My oldest son loves video games. He loves them so much that he turned his sixth-grade geography project from “Japan” to “The History of Video Games in Japan.” We’ll sweep his room for his DS and iPod before he goes to bed, but often still find him in the morning with the handheld game clutched to his chest (yes, we need to be more creative about hiding places). A few days ago my husband was studying vocabulary words with him. “What’s an estate?” he asked. My son looked at him blankly. My husband gave an example to help him out, “Luigi’s Mansion” is an estate– a big house with lots of land.” Pretty soon they were relating every vocabulary word on the list to some aspect of Super Mario Bros. and within ten minutes my previously reluctant kid had the words memorized and could use them all in sentences.

I see the same tendencies in myself– I am a serial monogamist when it comes to obsessions. For a long time I read everything I could about pregnancy, childbirth, and child development. My husband is a doctor, and he joked that if someone had a question about obstetrics or pediatrics, they should ask me instead of him. When we stopped having babies, I flung myself into blogging (charting my page views obsessively) and learning about running, reading dozens of books about how to improve my times. I’d go to bed thinking about running, wake up thinking about running, and think about running when I was running.

These days, I still run, but I’ll do just about anything not to think about it when I’m doing it. My first preference is to run with friends, but if I can’t drag anyone else out of bed at 5:30 in the morning, I listen to a book. Over the last year, since we started researching the possibility of international adoption, many of those books have been about Chinese history or adoption, and my running friends know that I’ll spend our hour together talking about visas and the one-child policy and who’s going to watch my kids when we go to China in March. In fact, it reminds me of the way my boys come running to me to tattle on each other– the older one will complain, “He’s talking too much about Legos.” And ten minutes later the younger one will come rushing in to whine, “He won’t stop talking about Mario.” My husband wakes up enough to groan at me when the alarm goes off in the morning and I reach for my phone before I get out to see what’s happened overnight on the adoption boards.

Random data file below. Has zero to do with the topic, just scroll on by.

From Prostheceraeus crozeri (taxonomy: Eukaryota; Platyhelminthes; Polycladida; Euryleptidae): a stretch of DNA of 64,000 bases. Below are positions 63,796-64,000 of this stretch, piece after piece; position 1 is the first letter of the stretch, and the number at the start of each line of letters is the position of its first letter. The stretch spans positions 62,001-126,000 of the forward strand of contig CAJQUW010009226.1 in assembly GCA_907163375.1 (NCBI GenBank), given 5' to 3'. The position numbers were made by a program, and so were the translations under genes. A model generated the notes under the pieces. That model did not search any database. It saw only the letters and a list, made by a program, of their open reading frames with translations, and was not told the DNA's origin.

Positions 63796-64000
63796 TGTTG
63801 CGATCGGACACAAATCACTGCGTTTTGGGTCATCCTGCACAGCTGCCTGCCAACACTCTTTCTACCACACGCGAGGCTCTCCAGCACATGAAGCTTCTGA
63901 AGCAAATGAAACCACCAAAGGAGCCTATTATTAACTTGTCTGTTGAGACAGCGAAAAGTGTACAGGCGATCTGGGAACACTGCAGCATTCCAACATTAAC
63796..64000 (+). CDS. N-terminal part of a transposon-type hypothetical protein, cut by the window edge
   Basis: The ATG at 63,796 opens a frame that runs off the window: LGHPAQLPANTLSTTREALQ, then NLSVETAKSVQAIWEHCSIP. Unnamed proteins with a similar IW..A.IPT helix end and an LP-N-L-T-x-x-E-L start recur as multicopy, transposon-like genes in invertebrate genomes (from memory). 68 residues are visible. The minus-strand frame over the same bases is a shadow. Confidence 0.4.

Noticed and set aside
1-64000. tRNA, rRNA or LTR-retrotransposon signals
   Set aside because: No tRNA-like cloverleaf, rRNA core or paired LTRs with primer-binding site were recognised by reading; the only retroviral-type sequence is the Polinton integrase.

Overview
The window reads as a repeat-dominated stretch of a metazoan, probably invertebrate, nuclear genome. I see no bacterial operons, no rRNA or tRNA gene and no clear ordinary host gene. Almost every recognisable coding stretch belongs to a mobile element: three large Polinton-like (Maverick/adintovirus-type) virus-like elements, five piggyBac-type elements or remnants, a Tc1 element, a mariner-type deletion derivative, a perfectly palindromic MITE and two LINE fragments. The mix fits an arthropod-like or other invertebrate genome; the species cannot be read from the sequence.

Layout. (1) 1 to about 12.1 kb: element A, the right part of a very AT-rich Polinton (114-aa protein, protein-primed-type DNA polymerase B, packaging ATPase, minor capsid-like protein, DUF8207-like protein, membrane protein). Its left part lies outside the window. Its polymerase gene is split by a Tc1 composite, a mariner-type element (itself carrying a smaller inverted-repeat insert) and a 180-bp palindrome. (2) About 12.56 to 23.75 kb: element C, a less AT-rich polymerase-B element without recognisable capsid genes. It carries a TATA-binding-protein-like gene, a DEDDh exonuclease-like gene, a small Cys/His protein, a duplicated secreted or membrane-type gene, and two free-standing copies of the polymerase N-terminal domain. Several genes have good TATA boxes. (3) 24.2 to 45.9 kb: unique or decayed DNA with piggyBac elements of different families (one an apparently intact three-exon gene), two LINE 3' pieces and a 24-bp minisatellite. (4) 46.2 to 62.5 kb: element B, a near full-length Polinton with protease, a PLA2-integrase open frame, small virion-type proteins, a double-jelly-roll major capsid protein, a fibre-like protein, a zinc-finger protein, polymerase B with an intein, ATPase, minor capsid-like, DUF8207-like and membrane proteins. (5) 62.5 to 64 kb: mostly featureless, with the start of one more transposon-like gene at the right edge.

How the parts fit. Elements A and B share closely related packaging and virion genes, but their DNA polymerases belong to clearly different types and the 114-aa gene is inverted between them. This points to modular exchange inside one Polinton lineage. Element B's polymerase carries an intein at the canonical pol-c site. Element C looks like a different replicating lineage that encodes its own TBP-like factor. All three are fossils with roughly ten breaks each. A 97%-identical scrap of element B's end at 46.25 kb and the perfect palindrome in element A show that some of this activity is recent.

So what about you? Do you find yourself to be a serial monogamist in your obsessions, or are your mind-consuming relationships more long term? Are you able to fall asleep and wake up in the morning without potential dates at the US Consulate (or any other obsession, for that matter) running full-tilt through your brain?

January 10, 2012


  1. Blue

    January 9, 2012

    I think there have been times in my life of super hyper-focus on something. Lately, though, I feel like I lack focus, and wish I could be captivated by something, anything, that is worthwhile, because it feels like I’m idling away my life without a passion to pursue. I admire your passion and intensity ♥

  2. M Miles

    January 9, 2012

    I too was so into everything childbirth and baby and toddler when that was my season. I thought I would never outgrow it, but when my children did and that season ended–so did my obsession with it all. I’m not sure if I’m as single-minded these days.

  3. Ana of the Nine Kids

    January 9, 2012

    Yep. I’m another single-minded person–sort of. (I majored in Humanities b/c I couldn’t decide on just ONE thing to study.) A year and a half ago I bought a dslr camera and then spent the next six months COMPLETELY immersing myself in all things photography–it was all I thought about. I’d fall into bed at night after having poured over photography blogs and tutorials for hours. When I’d wake up to roll over in my sleep, I’d find I’d been dreaming about photography and it was the first thing on my mind again in the morning. Then, once I’d learned all I’d set out to learn, I switched to something else.

  4. Rosalyn

    January 9, 2012

    I can definitely relate to this post! I also go through serial obsessions (some longer lasting than others), although I don’t think I have quite your singular dedication.